Thinking About Starting a Record Collection?

By SEBASTIAN HEGMAR | March 1, 2020

Illustration by Rania Djojosugito

There are tons of record stores in Amsterdam, where people of all ages are digging in the crates to find their favorite albums (myself included). You can attribute this to the vinyl revival, which started back in 2007. Maybe you also want to purchase a turntable and start your very own collection? Perhaps your life is lacking some old-school flavor? I get it. I’ve been there. My journey down this rabbit hole started around three years ago with little to no consideration about anything. Nonetheless, there are in fact some crucial aspects of the vinyl hustle which you should keep in mind before finally dropping the needle. Let’s get started.

Vinyl records are cool, let’s just get that out of the way. They have this hipster/vintage aesthetic to them which a pair of brown corduroy pants can only dream of living up to. Everything about it screams culturally inclined music aficionado who works in a tech startup and resides in NDSM. Taking the record out of the sleeve, putting it on the turntable, pressing play, lowering the tonearm and eventually flipping it over is simply mesmerizing. As a result, you’re more likely to hear the music from beginning to end – presumably how the artists intended you to appreciate their work. Therefore, it acts as a refreshing substitute to streaming services by offering the listener something tangible. Simply studying the album cover up close as the record spins in the background makes me all giddy inside. Every now and then you will find extra artwork inside of the packaging, which makes it all the more special. And while they’re not being played, I suggest putting them on the wall to personalize your room. All of this truly adds a different level of enjoyment to your favorite albums. 

That being said, the vinyl route, unfortunately, has a few roadblocks on the way. First of all, your setup and LP’s will take up a considerable amount of precious space in your not-so-luxurious 13-square-meter student accommodation. Don’t be shocked if you have to sacrifice an area fit for something more “important” like a desk, couch or storage cabinet. And let’s not forget that buying all the right equipment from scratch (no pun intended) is super expensive. A turntable is not enough; you need to consider the amplifier, preamplifier, speakers, accessories and more. Going for the cheaper all-in-one alternatives that you can find in places like Urban Outfitters is sadly not advisable. They generate a poor sound quality and can damage the grooves of your records, essentially ruining them. As if that wasn’t enough, the LP’s themselves are also pricey, with new releases usually going for €30–40. It can be difficult to justify spending such crazy amounts when you already have the entire world’s music catalogue in your pocket. Buying only second hand is also an option, of course, but that will massively restrict your freedom of choice.

Record Collection: to buy or not to buy? By Rania Djojosugito / @ray_zorsharp

But what about the sound quality? Many people claim that vinyl records offer a richer and warmer depth to the music. Surely that must be true right? I have honestly not experienced this to be the case, at least not for contemporary music. An in-depth piece appropriately titled “The Inconvenient Truth About Vinyl” elaborates on this topic further. Many records also vary in sound quality because of the mastering process, vinyl pressing or the setup on which they are being played. It can, therefore, be hard to determine what the source of the problem is. I have purchased many albums that, for whatever reason, ended up sounding a bit off – most notably in vocals. A common issue has to do with ‘sibilance’ which means that words with sharp ‘s-sounds’ get distorted (I’ve found this to be extra noticeable when listening to rap albums). Some albums also decline in sound quality towards the end of each side; this is because of an issue called ‘inner-groove distortion.’ Personally, I can’t stand listening to it, but some people don’t care because it’s just part of the experience, man. The bottom line is this: if you are an audiophile who values super crisp and clean audio at all times, vinyl records are definitely not for you.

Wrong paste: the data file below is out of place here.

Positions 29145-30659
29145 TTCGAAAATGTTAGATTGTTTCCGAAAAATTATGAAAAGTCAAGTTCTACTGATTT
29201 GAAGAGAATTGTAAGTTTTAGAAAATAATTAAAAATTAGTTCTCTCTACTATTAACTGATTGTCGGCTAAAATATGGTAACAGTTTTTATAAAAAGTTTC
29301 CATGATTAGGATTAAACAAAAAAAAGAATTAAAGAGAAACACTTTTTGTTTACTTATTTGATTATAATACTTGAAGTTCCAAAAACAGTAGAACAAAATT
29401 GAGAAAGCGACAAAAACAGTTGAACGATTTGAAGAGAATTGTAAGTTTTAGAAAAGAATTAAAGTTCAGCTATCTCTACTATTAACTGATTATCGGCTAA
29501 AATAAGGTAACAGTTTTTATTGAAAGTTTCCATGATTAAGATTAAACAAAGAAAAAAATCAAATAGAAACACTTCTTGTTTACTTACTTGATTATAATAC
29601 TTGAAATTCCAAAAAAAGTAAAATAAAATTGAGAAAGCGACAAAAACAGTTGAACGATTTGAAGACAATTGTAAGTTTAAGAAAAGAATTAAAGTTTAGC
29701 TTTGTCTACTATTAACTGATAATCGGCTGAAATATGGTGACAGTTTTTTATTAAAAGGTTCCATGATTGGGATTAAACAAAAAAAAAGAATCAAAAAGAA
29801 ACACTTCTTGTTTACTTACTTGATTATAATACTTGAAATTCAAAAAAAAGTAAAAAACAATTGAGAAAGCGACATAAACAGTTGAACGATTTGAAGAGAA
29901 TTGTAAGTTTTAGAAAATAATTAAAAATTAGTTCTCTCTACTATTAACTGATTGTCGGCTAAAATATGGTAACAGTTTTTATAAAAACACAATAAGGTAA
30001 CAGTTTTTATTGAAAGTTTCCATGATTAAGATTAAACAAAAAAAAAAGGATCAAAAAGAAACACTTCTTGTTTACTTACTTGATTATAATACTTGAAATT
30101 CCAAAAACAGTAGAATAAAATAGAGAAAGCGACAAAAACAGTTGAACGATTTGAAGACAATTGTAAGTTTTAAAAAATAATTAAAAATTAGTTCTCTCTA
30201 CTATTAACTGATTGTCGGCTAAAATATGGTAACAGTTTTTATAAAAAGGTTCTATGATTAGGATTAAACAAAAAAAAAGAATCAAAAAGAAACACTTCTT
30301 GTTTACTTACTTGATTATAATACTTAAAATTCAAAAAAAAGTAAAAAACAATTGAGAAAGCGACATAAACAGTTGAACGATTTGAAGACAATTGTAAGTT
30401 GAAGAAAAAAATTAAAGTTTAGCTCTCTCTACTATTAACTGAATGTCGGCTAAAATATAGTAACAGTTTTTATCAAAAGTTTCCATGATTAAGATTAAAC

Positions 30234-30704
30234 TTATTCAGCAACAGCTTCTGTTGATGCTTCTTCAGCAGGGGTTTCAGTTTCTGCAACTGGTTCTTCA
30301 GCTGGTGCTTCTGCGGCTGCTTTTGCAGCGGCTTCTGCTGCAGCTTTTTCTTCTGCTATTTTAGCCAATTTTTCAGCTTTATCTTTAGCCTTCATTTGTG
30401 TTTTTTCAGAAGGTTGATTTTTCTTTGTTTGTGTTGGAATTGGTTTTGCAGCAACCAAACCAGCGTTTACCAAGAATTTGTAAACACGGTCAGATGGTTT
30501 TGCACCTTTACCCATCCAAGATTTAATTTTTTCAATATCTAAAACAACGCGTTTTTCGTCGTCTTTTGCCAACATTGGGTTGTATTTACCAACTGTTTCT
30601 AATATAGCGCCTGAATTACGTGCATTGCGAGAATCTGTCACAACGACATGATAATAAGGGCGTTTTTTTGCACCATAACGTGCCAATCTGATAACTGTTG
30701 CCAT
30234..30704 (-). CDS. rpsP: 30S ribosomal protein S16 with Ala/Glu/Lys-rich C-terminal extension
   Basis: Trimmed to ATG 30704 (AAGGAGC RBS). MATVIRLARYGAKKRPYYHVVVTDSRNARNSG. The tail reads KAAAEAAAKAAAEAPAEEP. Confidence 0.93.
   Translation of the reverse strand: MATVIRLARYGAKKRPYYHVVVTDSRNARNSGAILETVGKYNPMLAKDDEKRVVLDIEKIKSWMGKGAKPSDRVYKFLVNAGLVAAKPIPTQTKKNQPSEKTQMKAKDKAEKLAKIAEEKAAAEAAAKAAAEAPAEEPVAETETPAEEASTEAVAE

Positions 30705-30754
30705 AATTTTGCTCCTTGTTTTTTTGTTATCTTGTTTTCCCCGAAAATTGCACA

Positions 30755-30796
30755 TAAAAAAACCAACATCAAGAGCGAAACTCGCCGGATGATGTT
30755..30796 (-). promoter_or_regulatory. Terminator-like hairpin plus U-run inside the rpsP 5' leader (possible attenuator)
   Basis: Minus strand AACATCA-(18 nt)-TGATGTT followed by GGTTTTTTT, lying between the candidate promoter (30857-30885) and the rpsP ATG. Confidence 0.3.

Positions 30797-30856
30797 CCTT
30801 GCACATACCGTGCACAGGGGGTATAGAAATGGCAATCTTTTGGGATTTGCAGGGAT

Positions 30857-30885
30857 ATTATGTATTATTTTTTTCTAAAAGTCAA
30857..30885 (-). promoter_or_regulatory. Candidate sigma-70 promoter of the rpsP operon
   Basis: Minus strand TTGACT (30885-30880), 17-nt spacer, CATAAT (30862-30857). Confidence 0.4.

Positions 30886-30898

There are seemingly endless streams of theories, rules, tips and troubleshooting procedures in the vinyl community. This is a recipe for a mental breakdown if you’re a frickin’ nerd like me. A bad habit I have is spending way too much time researching stupid things like this. And by researching, I mean watching YouTube videos, reading blog posts, going through dated forum threads and asking questions to store personnel. It never ends. If you have a similar type of personality, I would honestly advise you to steer away from the vinyl grind altogether. The time you spend learning about whether 200g LP’s outperform their 180g counterpart is simply not worth it. In my opinion, enjoying the music should be your main priority.


I would assume that my stance is pretty clear. Try not to listen to people who do nothing but romanticize vinyl records all day long, which can get, to be honest,  a bit cringy. Truthfully, it would be wisest for most people to simply stick with streaming services and go on with their twenty-first-century lives. That being said, don’t let my opinion stop you from going all-in if you still have the itch to do so. Just know that you are essentially buying a feeling and an aesthetic, not an objectively superior way of listening to music. But that’s okay. Most people aren’t buying clothes just for the functionality of covering their bodies; they’re buying clothes for what they represent and look like. Most people aren’t buying expensive wines to get drunk, but to appreciate the history that comes with it. Why should this be treated as any different?

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